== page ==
As it turns out, the poem ranked third place for Best Poem of 2014. The anthology in which it appears, Fractured Realms, got #5 in the Best Anthology category. All in all, not bad! A great honor to be nominated and receive so many votes! All proceeds earned for Fractured Realms are given to the Autism Trust, so it's good for the cause when we manage to pull in a few extra readers.
Autistic Teen Left Paralyzed After Bullies Force Him Off Bridge
Bullies Drench Autistic Boy In Bodily Fluids
Why Autistic Kids Are Bullied
For the main character of my poem, I chose a boy with an extreme form of autism that prevents him from speaking. There is no way for him to express his feelings to his peers. Until one day, something wondrous happens....
The Voice Inside The Mirror
"Lonely" was a loaded word
Zaine wished his lips to speak.
But though his mind was crying out,
his mouth spoke not a peep.
His feelings, bottled up inside
the prison of his brain
were triggered by the sights and sounds
that, daily, tortured Zaine.
Too much, he thought but couldn't say,
too much is taking place,
an endless stream of lights and noise
and countless thoughts to chase.
He plugged his ears against the noise
and longed for it to cease.
His muscles twitched beneath his skin
and itched for a release.
Red-hot, piercing pinpricks stung
his flesh as he refused
to flail his arms and flap his hands
and let his demons loose.
Worse yet than his body's pain:
the crowd's relentless gaze,
observing him with cold regard,
a rat trapped in a maze.
Peculiar boy, misunderstood,
whose brain often betrayed him.
His peers moved with a steady stride;
his special needs delayed him.
But there was something he could do
that no one else was able.
When he stood before a mirror,
young Zaine could turn the table.
No longer was he crippled by
the limits of his mind.
In the mirror's reflected twin
a vibrant brilliance shined.
The first time his reflection smiled,
Zaine wondered, Who are you?
The strange boy only winked an eye,
reached out and pulled him through.
The mirror opened up to Zaine;
glass suffered not a fracture.
He tumbled through, fell to his knees,
and dropped his jaw in rapture.
Before his eyes, this world made sense,
a place built just for Zaine,
customized to fit his needs,
tailored for his brain.
He found himself returning each day
when he felt alone.
Though he knew he couldn't stay.
This place was not his home.
One day a bully followed him,
seeking a little fun.
(He liked to corner smaller boys
and tease them til they'd run.)
He watched his victim slip away,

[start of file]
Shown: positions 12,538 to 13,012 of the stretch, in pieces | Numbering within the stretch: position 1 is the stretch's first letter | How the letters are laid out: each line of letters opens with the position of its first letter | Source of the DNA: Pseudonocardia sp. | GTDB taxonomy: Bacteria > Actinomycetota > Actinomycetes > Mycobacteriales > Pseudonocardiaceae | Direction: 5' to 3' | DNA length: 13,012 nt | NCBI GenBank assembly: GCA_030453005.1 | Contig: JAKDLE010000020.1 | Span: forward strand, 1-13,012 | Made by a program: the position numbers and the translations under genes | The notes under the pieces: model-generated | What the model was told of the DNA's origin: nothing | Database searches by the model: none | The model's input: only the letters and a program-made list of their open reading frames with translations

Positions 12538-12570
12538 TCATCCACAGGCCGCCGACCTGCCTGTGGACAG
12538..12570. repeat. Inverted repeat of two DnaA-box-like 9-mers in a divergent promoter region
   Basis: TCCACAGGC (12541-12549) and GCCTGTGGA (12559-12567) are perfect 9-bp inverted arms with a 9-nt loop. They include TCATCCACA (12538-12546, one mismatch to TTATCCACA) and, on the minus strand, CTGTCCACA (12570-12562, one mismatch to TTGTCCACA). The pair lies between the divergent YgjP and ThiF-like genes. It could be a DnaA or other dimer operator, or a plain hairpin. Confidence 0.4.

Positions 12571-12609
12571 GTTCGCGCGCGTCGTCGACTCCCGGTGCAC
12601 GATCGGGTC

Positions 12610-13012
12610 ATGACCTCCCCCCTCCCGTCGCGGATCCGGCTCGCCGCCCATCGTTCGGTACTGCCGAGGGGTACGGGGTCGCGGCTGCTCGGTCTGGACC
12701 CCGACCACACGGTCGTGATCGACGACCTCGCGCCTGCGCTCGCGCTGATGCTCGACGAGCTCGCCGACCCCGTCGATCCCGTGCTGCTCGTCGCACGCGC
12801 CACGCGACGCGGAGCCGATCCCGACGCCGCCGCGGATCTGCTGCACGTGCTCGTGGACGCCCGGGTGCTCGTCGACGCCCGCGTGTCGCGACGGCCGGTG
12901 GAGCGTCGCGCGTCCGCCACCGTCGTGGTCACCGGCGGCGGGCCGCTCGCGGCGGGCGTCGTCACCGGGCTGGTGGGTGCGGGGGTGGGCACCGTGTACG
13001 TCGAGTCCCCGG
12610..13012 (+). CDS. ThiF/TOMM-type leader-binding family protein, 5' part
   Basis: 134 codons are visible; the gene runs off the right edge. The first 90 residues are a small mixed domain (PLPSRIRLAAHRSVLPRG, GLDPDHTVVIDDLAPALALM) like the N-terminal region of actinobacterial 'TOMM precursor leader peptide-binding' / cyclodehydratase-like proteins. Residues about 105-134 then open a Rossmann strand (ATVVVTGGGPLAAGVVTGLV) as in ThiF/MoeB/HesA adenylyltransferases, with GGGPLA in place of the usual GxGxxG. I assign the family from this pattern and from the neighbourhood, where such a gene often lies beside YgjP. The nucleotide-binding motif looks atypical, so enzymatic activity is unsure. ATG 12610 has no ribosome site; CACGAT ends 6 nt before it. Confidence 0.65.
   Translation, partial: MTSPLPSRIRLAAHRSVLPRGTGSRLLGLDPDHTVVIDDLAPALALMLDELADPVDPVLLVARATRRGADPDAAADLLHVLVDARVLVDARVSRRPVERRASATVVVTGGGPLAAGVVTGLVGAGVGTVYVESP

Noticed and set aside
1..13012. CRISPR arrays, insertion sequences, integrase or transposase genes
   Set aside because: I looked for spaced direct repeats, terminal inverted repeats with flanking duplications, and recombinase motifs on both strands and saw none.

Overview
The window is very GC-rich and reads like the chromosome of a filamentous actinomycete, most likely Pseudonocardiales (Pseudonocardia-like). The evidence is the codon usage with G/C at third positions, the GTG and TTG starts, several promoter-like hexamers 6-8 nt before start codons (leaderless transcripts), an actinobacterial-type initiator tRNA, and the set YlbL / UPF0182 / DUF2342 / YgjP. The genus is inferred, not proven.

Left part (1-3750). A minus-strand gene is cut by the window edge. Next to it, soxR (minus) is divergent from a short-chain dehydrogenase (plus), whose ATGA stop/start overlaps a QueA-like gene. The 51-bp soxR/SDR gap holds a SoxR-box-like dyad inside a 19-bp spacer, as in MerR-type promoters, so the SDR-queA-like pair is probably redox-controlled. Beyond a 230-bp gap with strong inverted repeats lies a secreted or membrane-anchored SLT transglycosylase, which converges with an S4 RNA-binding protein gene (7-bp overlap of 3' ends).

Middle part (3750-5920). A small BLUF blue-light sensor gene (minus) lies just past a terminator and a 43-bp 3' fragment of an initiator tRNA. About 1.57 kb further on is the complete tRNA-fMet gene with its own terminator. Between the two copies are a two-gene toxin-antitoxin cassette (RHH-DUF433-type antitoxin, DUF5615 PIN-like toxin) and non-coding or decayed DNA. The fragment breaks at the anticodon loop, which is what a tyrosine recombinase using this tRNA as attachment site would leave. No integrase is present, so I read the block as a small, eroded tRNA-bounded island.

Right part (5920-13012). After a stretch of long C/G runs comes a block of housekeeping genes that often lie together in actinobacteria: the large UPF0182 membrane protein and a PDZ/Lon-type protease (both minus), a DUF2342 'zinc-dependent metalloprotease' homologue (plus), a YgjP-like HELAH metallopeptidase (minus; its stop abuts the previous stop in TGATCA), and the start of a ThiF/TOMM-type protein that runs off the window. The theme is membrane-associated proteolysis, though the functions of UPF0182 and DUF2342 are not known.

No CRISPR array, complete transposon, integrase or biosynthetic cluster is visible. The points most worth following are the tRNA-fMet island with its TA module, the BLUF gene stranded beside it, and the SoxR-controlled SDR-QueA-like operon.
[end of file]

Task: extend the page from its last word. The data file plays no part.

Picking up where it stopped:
In shock, he felt defeat.
The mirror seemed to swallow him,
first head, then chest, then feet.
How can this be? The bully thought,
reaching out to touch the glass.
It didn't yield, hard to the touch.
Why did it let Zaine pass?
And now, filled with that burning rage
that fuels young troublemakers,
he scanned the room with wild eyes,
hoping to find glass-breakers.
He ripped the lid from the commode
and swung with all his force
until a splintered spiderweb
rained down onto the floor.
And in those shiny, shattered pieces
a strange sight did appear:
a hundred tiny Zaines stood there,
gazed out from in the mirror.
"Why?" Zaine asked, this question
echoed from his mass reflections.
"Why do you hate me?" he repeated
from the mirror's fragmented sections.
The bully frowned and shook his head.
He'd never heard Zaine speak.
He didn't have an answer;
his heart felt heavy; knees felt weak.
He gathered up the pieces
and he passed them out at school
to all the kids who'd done Zaine wrong
and labeled him a fool.
The shards, they told a story
of a boy, not unlike them,
who wanted to be understood,
but ended up condemned.
Inside that mirror, he found his voice.
What was reflected there?
The soul of a boy, so differently wired,
his struggles so unfair.
Together, the kids who'd tortured him
fixed the mirror with tape and glue.
They held their breath and waited,
hoping Zaine would step back through.
And when he did, an odd thing happened.
They cheered and welcomed Zaine.
They celebrated his return,
this boy and his wondrous brain.
Now when they look into the mirror,
they think of that special kid
and smile, remembering the voice he found
and the magic trick he did.
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